Australian Newsagency Blog

A blog on issues affecting Australia's newsagents, media and small business generally.

The newspaper subscription disconnect on show

Mark Fletcher
June 15th, 2018 · 8 Comments

On 774 ABC radio in Melbourne yesterday, a caller called the open line to express frustration at newspaper subscription arrangements. I’ll do my best to recount what they said.

The caller has been a newspaper subscriber for decades. They love the physical paper and enjoy digital access that comes with their subscription.

Their local newsagent decided to withdraw from home delivery. The subscriber was okay with that, expecting they could walk the few hundred metres to pick up the paper.

The frustration comes from the newspaper publisher refusing to fulfil the subscription through a pick up service from the newsagency and that it took multiple emails and calls to get even mediocre resolution.

The newspaper publisher refunded the unused portion of the subscription, requiring the long-term customer to now purchase over the counter at full price, and too pay separately for digital subscription.

The caller had sympathy for the newsagent. The frustration they expressed was at the newspaper publisher.

Here are my thoughts on this:

  • Newspaper subscriptions should be available for pickup through newsagencies. I have proposed this many times for more than twenty years. It would be easy to manage and help reinforce consistent print product engagement. I am certain we could win new subscription customers.
  • Newspaper publishers should respect long-term customers rather than penalising them.
  • Publishers need better communication with subscribers. When things like this happen, they need to be more open and attentive.
  • It is like the publisher is pushing people from print to digital. This is a comment reinforced buy the newspaper subscriber during the call on ABC Radio.

This scenario will happen more as more newsagents withdraw from newspaper home delivery. Publishers should have a more consistent subscriber friendly approach. I have never been given a good reason for newsagents not selling and offering newspaper subscription supported by over the counter collection.


Category: Newspaper distribution · newspaper home delivery · Newspapers · Ugh!

8 responses so far ↓

  • 1 Kevin // Jun 15, 2018 at 10:13 AM

    Its very frustrating to read this. As a distribution newsagent we can very easily set up an automated workaround which would both meet the needs of being a publishers subscription, and have the paper being able to be picked up from a retail newsagency.


  • 2 Mark Fletcher // Jun 15, 2018 at 10:36 AM

    Kevin this is in a regional location with a low number of subscriptions. There is no newspaper distributor in that area at the moment.


  • 3 Subaru // Jun 15, 2018 at 12:01 PM

    Are they still considered a “full newsagent” by the paper companies? ie do they still get papers delivered and make the normal margin?
    Or are they now a subbie to someone else?


  • 4 Mark Fletcher // Jun 15, 2018 at 12:24 PM

    Subaru I don’t know as that was not mentioned by the caller to the radio station. However, as it is in Victoria and given how territory returns are handled there, I suspect they no longer have a publisher account.


  • 5 Gerard Munday // Jun 15, 2018 at 8:12 PM

    Both major publishers in Australia have so much opportunity. They have a retail network that could allow them to offer all sorts of retail subscriptions. They also have a delivery network that could offer different levels of delivery subscriptions to met customer needs. Put both of these with a technology platform that links publisher , distributor , retailer and customer and I wonder what you could have . How many businesses today would give to have this much opportunity .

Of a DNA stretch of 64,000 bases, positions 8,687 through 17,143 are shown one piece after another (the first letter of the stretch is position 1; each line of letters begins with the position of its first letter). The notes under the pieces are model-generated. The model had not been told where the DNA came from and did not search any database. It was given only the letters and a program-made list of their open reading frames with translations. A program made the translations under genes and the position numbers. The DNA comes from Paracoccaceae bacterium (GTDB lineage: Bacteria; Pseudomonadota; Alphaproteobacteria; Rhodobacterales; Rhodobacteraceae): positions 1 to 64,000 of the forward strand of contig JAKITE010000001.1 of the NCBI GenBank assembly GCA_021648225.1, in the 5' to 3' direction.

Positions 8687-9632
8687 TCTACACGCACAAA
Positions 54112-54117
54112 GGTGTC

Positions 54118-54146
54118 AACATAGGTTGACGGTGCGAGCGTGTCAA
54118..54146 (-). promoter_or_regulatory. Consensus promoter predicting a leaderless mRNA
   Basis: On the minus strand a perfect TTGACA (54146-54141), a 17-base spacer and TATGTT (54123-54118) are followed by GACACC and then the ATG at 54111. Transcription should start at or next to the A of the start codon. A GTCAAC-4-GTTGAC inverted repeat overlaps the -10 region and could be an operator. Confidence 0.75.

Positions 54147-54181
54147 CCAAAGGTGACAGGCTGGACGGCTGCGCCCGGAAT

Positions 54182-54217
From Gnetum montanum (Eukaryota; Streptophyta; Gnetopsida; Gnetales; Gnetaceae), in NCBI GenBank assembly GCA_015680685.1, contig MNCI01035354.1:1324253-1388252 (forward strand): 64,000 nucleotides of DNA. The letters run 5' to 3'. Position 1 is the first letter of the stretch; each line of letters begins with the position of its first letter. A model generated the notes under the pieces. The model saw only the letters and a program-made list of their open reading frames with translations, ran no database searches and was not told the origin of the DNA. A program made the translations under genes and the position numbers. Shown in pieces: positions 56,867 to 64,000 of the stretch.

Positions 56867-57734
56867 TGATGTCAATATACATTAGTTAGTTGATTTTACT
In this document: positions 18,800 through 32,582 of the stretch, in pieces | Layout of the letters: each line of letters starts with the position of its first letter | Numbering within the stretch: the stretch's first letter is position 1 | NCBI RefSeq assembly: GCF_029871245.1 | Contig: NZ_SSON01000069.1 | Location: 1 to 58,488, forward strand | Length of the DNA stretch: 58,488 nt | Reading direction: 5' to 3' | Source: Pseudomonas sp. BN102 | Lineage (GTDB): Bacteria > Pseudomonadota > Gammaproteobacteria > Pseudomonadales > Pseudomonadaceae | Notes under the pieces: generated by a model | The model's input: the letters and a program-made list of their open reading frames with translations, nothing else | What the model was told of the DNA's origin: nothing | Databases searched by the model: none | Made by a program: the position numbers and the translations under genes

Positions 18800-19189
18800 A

All this is so possible to make print media rediscover itself to give all players , including the customer, a brand new way of reading news.

    If only we would stop chasing the cheapest deal we can throw at a customer, and instead offer different retail and distribution offerings based around service, quality and expertise ….. charging customers accordingly.

    So much opportunity ….. only wish publishers could realise what they still have today …. and be brave enough to have a go .


  • 6 Graeme Day // Jun 15, 2018 at 8:27 PM

    Great comment Gerard. I wish the publishers would take notice. Unfortunately I think the current executive are caught up with the present and can’t link the consumer with what is it that they want rather than the problems they have.
    It’s more than a shame for if they had one bit retail sense they could turn their product into one that would find its true level rather than them send the print to the grave with an attitude that the public don’t want it.
    At least give the public the best option-look at books they haven,t and in my opinion will not die they will howeYDver be purchased differently and the majority with p[roper attention will remain in hard copy.


  • 7 Mark Fletcher // Jun 16, 2018 at 2:22 PM

    Yes, Gerard. That has been the pitch put to publishers by associations, individuals and others many times. For some reason, publishers have no interest.

    back in 2013, I said this:

    Elsewhere in this place I have said more about the opportunity of using the retail network. Maybe publishers will realise when it is too late.


  • 8 Jenny // Jun 26, 2018 at 8:23 PM

    As a distributor we have always had pick up subscriptions from our retail store (approved by both Fairfax and News) for non delivery area customers, but only at our retail store, not from any of our subagents.


Leave a Reply

Your email address will not be published. Required fields are marked *

Reload Image